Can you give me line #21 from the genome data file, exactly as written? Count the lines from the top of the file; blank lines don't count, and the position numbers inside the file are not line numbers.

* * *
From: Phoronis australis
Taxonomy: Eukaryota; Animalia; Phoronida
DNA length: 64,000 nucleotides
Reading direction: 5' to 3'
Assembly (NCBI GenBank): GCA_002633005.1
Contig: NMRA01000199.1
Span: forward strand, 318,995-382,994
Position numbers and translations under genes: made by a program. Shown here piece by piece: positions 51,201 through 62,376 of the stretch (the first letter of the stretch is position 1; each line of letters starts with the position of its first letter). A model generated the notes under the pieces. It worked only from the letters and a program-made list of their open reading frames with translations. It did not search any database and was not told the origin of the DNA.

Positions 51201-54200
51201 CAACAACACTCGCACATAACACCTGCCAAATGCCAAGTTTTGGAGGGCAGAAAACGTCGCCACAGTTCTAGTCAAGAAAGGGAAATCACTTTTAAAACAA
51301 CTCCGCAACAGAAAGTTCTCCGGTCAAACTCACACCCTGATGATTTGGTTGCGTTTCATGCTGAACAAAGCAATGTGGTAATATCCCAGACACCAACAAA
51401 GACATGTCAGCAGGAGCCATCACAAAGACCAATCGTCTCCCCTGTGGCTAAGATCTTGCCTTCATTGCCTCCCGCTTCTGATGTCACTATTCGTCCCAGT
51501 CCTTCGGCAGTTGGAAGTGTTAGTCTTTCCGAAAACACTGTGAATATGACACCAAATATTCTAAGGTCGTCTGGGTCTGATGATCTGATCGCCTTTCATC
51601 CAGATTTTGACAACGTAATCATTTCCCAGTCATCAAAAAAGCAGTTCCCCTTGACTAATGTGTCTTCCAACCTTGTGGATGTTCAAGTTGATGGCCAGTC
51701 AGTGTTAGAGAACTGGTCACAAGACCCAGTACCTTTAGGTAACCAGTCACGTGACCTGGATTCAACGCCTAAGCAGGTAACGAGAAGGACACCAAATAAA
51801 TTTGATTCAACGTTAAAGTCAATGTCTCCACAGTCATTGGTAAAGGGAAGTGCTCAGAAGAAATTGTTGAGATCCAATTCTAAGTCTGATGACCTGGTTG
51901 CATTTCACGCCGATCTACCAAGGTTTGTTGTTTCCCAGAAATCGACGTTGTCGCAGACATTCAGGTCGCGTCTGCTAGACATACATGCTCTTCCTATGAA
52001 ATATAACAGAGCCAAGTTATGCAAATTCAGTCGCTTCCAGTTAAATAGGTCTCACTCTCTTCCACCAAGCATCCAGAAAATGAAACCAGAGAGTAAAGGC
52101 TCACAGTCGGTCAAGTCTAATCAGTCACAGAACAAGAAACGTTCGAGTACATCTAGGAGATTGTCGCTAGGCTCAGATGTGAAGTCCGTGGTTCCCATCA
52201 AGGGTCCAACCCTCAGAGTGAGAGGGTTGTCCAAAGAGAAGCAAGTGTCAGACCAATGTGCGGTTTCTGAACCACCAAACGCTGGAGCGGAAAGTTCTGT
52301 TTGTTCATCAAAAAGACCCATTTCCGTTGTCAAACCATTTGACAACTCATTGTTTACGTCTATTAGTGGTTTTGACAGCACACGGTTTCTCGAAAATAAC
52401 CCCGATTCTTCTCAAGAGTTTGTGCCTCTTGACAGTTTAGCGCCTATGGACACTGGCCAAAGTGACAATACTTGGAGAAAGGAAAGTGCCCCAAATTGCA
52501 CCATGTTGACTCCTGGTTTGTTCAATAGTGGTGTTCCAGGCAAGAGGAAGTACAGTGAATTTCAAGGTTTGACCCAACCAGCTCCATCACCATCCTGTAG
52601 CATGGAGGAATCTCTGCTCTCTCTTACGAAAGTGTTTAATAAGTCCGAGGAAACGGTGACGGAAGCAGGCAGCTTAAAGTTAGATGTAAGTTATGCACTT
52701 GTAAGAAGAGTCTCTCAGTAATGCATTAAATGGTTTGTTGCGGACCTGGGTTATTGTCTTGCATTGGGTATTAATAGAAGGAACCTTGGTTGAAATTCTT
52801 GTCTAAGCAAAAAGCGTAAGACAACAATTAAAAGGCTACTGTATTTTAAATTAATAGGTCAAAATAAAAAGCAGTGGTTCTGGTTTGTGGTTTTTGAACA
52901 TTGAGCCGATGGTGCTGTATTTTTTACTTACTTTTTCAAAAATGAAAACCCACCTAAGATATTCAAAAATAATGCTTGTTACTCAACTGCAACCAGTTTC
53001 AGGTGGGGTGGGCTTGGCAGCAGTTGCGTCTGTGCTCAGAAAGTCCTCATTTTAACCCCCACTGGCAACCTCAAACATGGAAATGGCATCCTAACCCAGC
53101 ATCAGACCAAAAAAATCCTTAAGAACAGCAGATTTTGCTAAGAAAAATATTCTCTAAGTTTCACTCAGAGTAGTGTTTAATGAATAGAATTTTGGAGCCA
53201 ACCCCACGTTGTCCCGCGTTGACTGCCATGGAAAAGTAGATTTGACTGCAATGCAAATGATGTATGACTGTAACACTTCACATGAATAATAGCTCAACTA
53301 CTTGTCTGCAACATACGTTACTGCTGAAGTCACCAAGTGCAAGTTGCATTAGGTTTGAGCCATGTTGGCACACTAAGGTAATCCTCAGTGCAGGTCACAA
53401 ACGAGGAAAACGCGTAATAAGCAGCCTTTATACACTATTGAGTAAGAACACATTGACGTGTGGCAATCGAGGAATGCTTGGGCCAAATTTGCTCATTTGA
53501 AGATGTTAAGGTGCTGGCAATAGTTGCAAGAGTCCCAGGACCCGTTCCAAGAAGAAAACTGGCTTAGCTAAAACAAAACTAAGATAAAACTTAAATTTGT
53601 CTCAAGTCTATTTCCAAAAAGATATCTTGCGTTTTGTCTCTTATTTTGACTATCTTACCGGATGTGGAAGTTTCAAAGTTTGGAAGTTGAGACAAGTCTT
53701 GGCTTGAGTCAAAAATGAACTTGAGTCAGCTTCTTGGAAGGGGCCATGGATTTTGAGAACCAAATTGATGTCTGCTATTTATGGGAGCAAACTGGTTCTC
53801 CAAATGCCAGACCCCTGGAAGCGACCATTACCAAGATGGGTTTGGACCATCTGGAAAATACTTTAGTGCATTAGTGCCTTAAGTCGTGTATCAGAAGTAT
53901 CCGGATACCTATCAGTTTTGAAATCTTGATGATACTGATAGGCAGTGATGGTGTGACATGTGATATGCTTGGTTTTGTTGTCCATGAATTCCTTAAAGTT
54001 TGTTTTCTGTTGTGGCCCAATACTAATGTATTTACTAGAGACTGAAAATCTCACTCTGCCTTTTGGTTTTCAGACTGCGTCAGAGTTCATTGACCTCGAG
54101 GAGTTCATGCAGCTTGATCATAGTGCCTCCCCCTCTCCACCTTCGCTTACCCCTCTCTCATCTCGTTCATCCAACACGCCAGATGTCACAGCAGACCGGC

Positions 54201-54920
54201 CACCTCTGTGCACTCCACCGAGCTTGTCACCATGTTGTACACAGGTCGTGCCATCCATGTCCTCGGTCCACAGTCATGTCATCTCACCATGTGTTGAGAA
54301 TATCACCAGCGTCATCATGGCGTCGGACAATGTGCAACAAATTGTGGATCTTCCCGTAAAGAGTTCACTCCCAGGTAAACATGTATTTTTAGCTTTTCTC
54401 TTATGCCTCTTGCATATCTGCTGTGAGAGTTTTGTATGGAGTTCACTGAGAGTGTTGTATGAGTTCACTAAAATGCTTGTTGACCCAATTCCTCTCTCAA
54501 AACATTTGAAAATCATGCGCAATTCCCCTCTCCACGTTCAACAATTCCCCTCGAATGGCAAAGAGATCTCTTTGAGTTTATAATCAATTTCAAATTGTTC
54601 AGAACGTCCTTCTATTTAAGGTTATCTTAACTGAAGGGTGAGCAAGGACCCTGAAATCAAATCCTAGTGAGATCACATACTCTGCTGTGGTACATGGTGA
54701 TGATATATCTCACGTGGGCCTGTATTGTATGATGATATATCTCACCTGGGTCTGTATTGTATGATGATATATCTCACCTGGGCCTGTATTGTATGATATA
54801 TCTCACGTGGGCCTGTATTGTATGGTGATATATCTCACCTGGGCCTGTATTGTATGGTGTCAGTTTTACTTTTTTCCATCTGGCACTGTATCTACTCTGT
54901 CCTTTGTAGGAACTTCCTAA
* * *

52301 TTGTTCATCAAAAAGACCCATTTCCGTTGTCAAACCATTTGACAACTCATTGTTTACGTCTATTAGTGGTTTTGACAGCACACGGTTTCTCGAAAATAAC